Varsity was great place for college classes
Your piece Saturday on the closing of the Varsity Twin Cinema
(nee Varsity Theater) evoked memories for me of the 1972-1973 school year, when I was a young graduate student at the University of Hawaii.
I was a teaching assistant in the history department and worked with professor John Stalker in the World Civilizations program, also known as History 151 & 152, a required course for graduation. Due to the large number of students needing to take the courses, the Varsity Theater was used as a lecture hall and Professor Stalker's renowned stage presence was seen at its best! We must have had around 900 students at a time, the theater being still one auditorium -- and, of course, the concession stand was open for business.
"Would you care for some popcorn and soda with your Greek philosophy?"
Health ad campaign ignores real threat
How much money and time has the Department of Health spent on its "educational" campaign preparing me for a flu epidemic by telling me to cough into my arm, stay home if I am sick and stockpile supplies? What it has failed to do is educate me on how to protect myself from the large number of unsanitary poultry housed by my neighbors in our residential area.
Wouldn't it be more proactive to use this time (prior to an outbreak of bird flu) and resources in enforcing current laws and eradicating unsanitary poultry from my Kalihi neighborhood?
Stop it with all those sirens in Waikiki
Every resident and tourist appreciates the fact that emergency services are available. But Saturday morning was out of control, with an incessant blaring of sirens from 7 a.m. to at least 10 a.m. You're telling me people were dropping like flies? Someone got seriously injured every 5 minutes? Maybe Godzilla came ashore? It sure sounded like it with all that noise going on.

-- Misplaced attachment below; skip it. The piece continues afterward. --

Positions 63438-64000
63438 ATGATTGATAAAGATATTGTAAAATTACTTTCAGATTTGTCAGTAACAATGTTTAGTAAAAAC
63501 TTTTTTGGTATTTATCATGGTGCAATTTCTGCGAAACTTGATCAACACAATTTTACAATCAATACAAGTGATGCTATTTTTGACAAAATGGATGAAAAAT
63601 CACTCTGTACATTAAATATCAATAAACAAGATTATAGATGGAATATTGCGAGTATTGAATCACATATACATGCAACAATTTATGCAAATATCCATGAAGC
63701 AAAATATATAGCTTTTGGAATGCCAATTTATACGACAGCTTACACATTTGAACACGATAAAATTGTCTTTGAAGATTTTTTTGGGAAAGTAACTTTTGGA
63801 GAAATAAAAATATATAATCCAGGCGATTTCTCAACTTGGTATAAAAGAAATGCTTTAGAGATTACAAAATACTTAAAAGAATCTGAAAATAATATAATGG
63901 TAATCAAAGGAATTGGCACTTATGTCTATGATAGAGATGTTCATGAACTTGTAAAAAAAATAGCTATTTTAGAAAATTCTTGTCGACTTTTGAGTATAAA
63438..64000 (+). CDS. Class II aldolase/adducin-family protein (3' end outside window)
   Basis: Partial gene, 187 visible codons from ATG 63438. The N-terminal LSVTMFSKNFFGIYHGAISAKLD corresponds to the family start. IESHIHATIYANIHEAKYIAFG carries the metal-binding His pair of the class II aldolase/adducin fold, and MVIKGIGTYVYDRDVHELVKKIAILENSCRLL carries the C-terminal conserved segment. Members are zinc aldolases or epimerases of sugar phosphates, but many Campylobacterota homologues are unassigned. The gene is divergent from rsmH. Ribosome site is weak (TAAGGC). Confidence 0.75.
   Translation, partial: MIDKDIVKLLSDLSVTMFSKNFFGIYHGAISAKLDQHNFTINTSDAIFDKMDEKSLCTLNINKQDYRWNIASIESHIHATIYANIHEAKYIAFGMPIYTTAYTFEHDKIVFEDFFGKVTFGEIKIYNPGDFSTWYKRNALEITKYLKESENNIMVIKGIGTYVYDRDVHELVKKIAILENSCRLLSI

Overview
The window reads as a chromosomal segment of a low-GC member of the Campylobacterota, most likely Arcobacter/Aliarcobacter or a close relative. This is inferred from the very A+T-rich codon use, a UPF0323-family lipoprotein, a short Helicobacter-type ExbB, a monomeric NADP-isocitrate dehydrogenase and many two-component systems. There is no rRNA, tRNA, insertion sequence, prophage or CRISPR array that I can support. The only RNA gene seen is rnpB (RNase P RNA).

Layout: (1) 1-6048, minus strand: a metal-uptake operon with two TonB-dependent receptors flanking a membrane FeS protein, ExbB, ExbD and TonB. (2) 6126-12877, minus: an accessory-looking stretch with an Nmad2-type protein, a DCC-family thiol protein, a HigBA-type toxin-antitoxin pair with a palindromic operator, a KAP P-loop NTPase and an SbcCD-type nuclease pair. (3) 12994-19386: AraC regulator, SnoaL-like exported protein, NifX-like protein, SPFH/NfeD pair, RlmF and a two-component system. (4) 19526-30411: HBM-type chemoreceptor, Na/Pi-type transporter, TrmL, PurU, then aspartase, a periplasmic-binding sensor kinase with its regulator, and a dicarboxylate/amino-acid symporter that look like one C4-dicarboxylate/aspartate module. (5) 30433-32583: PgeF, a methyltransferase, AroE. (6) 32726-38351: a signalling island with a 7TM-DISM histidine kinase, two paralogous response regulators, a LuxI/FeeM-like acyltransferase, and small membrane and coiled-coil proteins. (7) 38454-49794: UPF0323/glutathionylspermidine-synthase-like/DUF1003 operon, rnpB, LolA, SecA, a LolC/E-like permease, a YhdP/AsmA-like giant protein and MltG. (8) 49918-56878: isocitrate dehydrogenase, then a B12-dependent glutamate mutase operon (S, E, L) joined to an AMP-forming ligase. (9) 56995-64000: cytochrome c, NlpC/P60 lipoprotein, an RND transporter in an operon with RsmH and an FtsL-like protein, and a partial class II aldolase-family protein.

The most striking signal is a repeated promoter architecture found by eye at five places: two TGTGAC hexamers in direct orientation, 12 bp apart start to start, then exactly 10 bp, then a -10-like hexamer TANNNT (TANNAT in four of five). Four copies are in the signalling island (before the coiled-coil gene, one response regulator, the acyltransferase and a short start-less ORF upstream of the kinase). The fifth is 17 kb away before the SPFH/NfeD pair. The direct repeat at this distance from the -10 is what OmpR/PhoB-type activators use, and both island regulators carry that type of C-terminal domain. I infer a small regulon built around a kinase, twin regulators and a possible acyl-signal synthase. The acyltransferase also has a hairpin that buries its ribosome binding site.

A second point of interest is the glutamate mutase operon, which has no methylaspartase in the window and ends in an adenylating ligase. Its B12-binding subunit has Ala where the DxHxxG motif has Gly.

Is there any discretion at all? It is seriously time to consider putting an emergency center in the center of Waikiki. This bookend stuff just doesn't make sense anymore. Modified mufflers on Harleys and mopeds, along with the EMS sirens are making it impossible to get a good night's sleep in Waikiki.
Why can't I hire a band to play on the corner of Ala Moana and Kalakaua Avenue at 2 a.m.? It's just as loud as this other stuff that's not being addressed. Noise for the sake of noise is getting out of control. Not just in Waikiki, but everywhere. Whoever represents Waikiki better address this issue, now!
President unfair to immigration opponents
President Bush is again showing his willingness to trade old Americans for new illegal immigrants. No matter how you spin it "we the people" are the ones to lose in this trade. We lose in the downgrading of the worth of American citizenship; we lose in the tax dollars we will pay, now and in the future; we lose in the congestion of our highways, the crowding of our parks, the land developed, the emergency rooms closed, our crowded schools where English-speaking children are neglected because of the overwhelming number of Spanish-speaking children.
We have a president who calls us un-American and has his cronies say unkind things about people who are against his immigration reform bill, who disregards the millions of people who love America and want to be able to see some semblance of that America in the future. Are we to allow him to just ride roughshod over anyone in his way?
Buses could be better, cheaper than rail
According to yesterday's article
"Rail study to review Salt Lake, airport lines," a report stated that "an elevated bus guideway would be more costly than rail and have more adverse impacts because it would need a massive, wider infrastructure to accommodate passing buses and more on- and offramps." This is not necessarily true. The elevated guideway, if used exclusively for articulated express buses, would not be much wider than that of a two-way rail guideway.
As for the on- and offramps, you wouldn't need them if the buses stay on the fixed guideways. This would require two systems of buses. The guided buses would transit the guideway from point A to point B, then turn around. A ground-based system of buses would shuttle riders from neighboring communities to stations along the guideway.
I would be interested in seeing how the construction cost of the rail system would compare to a bus guideway system. It would seem the bus guideway would be less expensive and easier to maintain as it would not require special equipment and technology and specialists to maintain.
Steven S. Fukunaga